Birds of the same feather? Study finds that you hang out with people who have the same pain tolerance as you


Image: Birds of the same feather? Study finds that you hang out with people who have the same pain tolerance as you

(Natural News) You have a lot of things that are similar to your friends – with hobbies and interests being some of them. However, according to a recent study in the Scandinavian Journal of Pain, you may also have the same pain tolerance levels, provided that you and your friends are males. The study, which included an editorial comment by Dr. Jeffrey Mogil of McGill University, investigated the link between pain tolerance and friendship ties.

Pain tolerance and friendships

The study, conducted in Tromsø, Norway, involved more than 1,000 adolescents in the first year of upper secondary school. The participants were tested on pain tolerance and data from these tests were compared with their social relationships.

The adolescents who took the test identified at least five of their friends who belonged to the social network of the group. Participants were then given a test for pain tolerance within the group, which involved trying to see how long they can endure pain when their hand is immersed in cold circulating water with a temperature of three degrees C.

Data from the study revealed that there was a strong link between pain tolerance and friendships, which meant friends usually had similar pain tolerance levels. Further investigation of the data showed that the “friendship effect” was only observed in male participants, and only among male-male friendships.

The authors of the study presented two possible explanations for the friendship-pain tolerance link. The first is that friends will often have a similar lifestyle that can influence pain sensitivity. This may cause a similar pain tolerance levels in a group of friends.

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This possibility was tested by “statistically controlling for physical activity and smoking,” two established lifestyle factors that can influence pain. But the results of the test were the same, which implied that similar lifestyle in a group of friends isn’t the reason for the similarity in pain tolerance.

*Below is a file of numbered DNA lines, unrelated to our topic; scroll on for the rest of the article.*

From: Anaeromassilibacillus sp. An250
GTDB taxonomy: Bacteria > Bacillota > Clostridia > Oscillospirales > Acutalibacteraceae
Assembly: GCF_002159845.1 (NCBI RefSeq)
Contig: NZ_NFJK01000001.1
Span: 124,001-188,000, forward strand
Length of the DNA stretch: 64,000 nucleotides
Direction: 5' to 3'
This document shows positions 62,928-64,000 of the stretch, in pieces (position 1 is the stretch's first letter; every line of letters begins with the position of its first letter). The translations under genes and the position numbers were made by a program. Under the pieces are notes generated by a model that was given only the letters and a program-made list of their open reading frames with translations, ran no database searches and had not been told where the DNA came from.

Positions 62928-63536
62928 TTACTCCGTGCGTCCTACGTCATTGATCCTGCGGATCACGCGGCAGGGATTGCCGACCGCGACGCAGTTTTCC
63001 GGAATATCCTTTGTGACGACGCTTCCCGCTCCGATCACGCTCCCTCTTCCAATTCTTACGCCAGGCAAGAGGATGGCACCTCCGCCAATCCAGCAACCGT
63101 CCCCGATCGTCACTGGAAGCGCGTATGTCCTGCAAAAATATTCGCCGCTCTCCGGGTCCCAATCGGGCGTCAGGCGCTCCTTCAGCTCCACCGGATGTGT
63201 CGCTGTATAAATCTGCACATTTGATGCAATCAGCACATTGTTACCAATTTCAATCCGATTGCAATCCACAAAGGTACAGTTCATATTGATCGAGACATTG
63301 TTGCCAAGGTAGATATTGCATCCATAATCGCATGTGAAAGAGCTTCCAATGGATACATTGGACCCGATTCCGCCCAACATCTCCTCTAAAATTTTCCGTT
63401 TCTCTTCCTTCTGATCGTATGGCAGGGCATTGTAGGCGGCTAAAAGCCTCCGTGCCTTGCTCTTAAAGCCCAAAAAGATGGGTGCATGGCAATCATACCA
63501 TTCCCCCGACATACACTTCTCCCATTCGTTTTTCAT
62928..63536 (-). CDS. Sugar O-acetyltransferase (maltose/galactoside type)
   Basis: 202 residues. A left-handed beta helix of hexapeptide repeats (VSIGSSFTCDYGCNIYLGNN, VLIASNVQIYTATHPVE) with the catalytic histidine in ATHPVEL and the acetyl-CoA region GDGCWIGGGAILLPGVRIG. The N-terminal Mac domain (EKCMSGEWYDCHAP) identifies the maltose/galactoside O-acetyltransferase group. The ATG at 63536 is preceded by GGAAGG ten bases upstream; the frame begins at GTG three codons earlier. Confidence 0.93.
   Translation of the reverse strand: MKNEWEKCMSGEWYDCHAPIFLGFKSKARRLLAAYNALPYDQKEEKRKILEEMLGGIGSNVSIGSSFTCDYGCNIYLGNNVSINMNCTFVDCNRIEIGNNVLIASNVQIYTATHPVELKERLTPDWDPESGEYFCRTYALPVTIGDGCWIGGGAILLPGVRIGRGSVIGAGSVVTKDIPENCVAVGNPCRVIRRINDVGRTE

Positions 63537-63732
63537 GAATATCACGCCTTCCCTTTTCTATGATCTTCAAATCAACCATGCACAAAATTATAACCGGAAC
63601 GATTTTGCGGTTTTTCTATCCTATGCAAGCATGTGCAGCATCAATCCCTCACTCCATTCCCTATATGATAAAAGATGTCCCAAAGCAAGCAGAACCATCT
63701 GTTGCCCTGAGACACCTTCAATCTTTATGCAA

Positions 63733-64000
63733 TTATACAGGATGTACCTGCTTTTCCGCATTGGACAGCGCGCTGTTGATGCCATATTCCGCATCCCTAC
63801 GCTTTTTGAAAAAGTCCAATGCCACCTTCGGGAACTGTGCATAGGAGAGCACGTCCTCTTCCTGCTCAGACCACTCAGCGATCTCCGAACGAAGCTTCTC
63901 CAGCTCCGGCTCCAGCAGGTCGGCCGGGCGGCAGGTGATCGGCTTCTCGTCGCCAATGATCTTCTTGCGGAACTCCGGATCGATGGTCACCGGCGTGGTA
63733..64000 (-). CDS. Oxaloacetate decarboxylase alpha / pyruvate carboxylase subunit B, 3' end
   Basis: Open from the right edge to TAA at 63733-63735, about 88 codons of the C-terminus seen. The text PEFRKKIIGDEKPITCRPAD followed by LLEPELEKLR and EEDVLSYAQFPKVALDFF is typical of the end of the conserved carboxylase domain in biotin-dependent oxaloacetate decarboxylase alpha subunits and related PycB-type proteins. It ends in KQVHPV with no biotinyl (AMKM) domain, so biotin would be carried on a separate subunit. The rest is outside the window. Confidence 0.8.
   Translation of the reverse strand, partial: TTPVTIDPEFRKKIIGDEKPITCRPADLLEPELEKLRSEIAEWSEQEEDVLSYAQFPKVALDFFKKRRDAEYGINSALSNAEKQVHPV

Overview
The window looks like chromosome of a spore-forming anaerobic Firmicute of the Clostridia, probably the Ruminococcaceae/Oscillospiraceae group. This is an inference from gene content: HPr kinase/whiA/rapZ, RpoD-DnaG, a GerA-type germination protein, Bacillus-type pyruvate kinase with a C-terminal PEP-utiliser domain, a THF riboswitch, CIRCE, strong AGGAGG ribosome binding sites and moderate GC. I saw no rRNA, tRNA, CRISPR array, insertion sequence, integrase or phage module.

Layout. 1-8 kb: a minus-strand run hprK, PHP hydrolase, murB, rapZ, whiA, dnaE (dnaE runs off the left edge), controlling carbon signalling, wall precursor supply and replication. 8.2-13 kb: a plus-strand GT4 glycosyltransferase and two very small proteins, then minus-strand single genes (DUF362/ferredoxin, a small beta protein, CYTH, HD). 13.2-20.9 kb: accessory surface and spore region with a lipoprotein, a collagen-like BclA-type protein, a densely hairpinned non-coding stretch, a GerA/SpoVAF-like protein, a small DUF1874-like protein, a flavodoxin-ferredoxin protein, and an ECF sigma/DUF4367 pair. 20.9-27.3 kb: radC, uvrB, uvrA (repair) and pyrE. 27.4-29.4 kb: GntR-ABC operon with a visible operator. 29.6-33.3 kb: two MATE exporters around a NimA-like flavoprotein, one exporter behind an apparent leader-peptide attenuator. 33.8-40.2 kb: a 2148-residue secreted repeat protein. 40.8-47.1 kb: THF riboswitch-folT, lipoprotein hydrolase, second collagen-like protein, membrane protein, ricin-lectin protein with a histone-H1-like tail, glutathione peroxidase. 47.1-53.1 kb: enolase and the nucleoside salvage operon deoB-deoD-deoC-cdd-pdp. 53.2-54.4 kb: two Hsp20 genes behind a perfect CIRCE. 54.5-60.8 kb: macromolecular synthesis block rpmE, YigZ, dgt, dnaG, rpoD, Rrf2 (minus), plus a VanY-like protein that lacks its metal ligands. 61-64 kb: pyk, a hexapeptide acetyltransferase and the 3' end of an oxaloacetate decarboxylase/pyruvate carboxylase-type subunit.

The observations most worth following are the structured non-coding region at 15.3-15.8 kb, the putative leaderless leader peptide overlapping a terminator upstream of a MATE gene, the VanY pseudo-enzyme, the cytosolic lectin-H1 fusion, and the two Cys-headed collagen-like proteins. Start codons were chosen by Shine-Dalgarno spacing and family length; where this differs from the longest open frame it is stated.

The second hypothesis for this mechanism of social transmission is peer pressure. The adolescent participants were tested in succession, and the researchers posit that they could have bragged to their peers about their ability to endure the maximum testing time, which was 105 seconds.

If this is true, then the participants who were tested after conversing with their peers would have a higher pain tolerance. While this effect was observed in some individuals, it only accounted for some and not all, of the similarity in a group of friends. (Related: Scientists discover that having lots of friends is a better painkiller than morphine… but the wrong friends can be TOXIC!)

This study is the first of its kind to utilize social network analysis when measuring pain tolerance. The results also helped researchers understand how social factors can influence pain.

If there is a concrete social influence effect on pain tolerance, this implies that prevention programs that target social groups can be more effective compared to those that focus on individual patients alone.

Fast facts on pain tolerance

Pain tolerance refers to the maximum amount of pain an individual can endure.

  • When a person feels pain, an event/injury will prompt the nerves to send a signal to the brain. The brain will then receive the “message,” which is interpreted as the sign of pain.
  • When you reach your maximum pain tolerance, you will often take measures to either “remove the cause of pain or decrease the pain sensations.”
  • Pain is subjective, and individuals may experience pain in different ways.
  • Pain is made up of different dimensions like behavioral, emotional, and sensory components.
  • While most people are reluctant to experience pain, it can often signify an underlying illness or injury that requires medical attention.

Read other articles about pain tolerance levels and its link to your friendships at WeirdScienceNews.com.

Sources include:

ScienceDaily.com

Morgridge.com


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